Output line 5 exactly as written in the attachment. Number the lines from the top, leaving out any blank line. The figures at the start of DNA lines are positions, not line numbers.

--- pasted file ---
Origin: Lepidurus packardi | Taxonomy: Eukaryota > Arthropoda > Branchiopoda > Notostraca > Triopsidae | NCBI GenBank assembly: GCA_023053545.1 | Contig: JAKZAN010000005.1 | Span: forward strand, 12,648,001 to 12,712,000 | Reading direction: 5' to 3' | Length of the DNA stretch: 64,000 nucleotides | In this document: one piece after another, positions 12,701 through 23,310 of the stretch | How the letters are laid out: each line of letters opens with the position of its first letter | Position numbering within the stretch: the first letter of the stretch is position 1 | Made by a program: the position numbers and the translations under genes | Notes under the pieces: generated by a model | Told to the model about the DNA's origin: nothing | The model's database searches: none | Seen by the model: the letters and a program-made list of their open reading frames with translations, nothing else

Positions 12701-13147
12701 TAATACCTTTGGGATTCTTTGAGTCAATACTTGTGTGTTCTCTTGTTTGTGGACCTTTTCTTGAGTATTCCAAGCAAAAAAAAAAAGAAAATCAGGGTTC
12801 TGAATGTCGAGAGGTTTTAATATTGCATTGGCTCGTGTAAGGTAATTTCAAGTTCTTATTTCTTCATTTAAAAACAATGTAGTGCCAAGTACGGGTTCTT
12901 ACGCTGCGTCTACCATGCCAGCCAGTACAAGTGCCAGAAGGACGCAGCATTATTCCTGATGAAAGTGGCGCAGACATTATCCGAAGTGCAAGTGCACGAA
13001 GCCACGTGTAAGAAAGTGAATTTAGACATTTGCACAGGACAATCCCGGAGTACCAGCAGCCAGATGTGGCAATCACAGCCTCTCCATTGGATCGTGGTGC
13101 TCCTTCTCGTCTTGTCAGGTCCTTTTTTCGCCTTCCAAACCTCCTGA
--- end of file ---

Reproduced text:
12901 ACGCTGCGTCTACCATGCCAGCCAGTACAAGTGCCAGAAGGACGCAGCATTATTCCTGATGAAAGTGGCGCAGACATTATCCGAAGTGCAAGTGCACGAA